A cache is a piece of storage that is used to reduce the performance impact that a bottleneck can have on your system.

Why cache?

For example, the cache of a processor(CPU) is a small piece of memory, size varying between less than a megabyte to several MB’s, in which frequently accessed data is stored, so that it doesn’t have to be loaded from the relatively slow RAM. That’s how “caching” ┬áreduces the data that needs to be transmitted and received, so that more bandwidth is available for other operations.

Another example of caching is the cache in a hard drive(HDD). This is usually a somewhat bigger cache(about 32 to 64MB on newer drives). The cache is used as a sort of buffer, where several small write-operations can be stored before being written to the HDD, so that the OS can continue with other things, and the HDD can stay at a constant(slower) write speed. Also, while the data is in the cache, the HDD can arrange them in an optimal order to improve write speeds(check out AHCI). This is called Native Command Queuing(NCQ).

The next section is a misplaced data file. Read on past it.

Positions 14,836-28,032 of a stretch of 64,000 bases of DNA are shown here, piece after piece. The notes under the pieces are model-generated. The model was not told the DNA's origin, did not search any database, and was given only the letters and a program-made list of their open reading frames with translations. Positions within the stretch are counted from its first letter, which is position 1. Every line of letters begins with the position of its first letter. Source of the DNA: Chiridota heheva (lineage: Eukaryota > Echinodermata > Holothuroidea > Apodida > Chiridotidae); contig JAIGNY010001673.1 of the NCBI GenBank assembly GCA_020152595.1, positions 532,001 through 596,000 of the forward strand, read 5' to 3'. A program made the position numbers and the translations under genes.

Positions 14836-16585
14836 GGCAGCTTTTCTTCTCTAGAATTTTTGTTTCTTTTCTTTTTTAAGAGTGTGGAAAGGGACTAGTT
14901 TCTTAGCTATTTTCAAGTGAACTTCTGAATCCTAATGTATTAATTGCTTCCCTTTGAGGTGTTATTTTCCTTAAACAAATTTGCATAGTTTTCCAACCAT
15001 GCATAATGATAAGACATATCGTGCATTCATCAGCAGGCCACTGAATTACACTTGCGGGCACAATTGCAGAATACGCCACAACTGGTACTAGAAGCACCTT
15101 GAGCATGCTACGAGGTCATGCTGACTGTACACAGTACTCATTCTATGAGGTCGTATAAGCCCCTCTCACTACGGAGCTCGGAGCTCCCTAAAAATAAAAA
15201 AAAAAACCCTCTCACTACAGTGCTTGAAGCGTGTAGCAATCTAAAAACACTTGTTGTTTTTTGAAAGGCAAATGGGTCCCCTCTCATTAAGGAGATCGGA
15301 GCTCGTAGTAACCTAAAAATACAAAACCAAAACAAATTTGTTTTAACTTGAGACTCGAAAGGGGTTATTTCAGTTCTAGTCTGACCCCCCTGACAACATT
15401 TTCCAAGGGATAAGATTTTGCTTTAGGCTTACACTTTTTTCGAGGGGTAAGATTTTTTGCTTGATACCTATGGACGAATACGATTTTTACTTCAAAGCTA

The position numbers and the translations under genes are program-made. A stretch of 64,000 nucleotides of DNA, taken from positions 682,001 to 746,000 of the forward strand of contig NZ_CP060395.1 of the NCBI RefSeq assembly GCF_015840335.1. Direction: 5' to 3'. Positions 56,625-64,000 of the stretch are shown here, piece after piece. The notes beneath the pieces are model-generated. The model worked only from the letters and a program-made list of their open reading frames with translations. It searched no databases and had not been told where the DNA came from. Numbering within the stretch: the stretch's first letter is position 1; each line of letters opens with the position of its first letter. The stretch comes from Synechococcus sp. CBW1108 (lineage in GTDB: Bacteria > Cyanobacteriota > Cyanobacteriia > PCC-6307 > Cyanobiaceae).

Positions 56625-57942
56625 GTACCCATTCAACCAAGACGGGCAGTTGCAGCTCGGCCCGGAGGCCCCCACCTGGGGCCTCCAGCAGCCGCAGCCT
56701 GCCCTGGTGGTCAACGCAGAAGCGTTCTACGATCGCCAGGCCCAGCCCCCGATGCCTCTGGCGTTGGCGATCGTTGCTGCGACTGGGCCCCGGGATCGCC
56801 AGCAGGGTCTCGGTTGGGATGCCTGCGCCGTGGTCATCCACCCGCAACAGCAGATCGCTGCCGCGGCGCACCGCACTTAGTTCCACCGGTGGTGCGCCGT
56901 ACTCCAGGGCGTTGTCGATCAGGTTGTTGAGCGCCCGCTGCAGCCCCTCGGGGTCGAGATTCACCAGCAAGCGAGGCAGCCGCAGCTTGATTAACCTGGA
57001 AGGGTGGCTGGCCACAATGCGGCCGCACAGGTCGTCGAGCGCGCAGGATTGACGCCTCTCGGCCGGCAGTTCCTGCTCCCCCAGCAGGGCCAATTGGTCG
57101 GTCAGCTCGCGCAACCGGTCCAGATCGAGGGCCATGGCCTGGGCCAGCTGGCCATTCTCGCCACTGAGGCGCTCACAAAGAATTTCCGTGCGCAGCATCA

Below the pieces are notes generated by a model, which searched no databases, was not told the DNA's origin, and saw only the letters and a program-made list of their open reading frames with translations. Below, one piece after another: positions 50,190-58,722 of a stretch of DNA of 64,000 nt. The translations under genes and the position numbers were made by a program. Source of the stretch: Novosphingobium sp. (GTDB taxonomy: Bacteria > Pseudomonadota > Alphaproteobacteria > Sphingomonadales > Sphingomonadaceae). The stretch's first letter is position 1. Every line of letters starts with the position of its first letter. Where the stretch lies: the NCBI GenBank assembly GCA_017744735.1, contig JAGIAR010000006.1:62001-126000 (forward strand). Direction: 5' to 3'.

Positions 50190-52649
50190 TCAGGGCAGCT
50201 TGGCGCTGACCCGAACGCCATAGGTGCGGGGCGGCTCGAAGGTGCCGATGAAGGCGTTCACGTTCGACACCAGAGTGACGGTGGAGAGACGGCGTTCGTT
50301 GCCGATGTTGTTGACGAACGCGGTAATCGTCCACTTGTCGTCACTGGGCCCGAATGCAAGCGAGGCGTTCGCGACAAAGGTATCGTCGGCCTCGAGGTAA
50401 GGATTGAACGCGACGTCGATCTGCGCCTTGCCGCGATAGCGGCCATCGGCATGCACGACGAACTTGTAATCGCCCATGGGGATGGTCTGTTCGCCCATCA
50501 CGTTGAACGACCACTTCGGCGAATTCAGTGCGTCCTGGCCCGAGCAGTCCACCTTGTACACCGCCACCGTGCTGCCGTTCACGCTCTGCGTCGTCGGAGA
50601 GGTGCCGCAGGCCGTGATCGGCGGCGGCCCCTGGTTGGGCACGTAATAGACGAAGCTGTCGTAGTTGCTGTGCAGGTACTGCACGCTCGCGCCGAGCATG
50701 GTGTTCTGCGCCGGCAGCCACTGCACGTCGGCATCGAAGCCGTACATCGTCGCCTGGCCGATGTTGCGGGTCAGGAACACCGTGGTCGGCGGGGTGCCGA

Yeah… So?

So, caching speeds up your system, because devices don’t have to wait for each other to finnish a task, thanks to the small but fast piece of memory called cache.

Be careful though. Cache’s are usually volatile memory. Which means, that when the power fails, all data stored in it is lost. This can be tricky with big HDD caches. You think a piece of data is already written to the HDD, but in fact it’s still in the cache, waiting in the queue.

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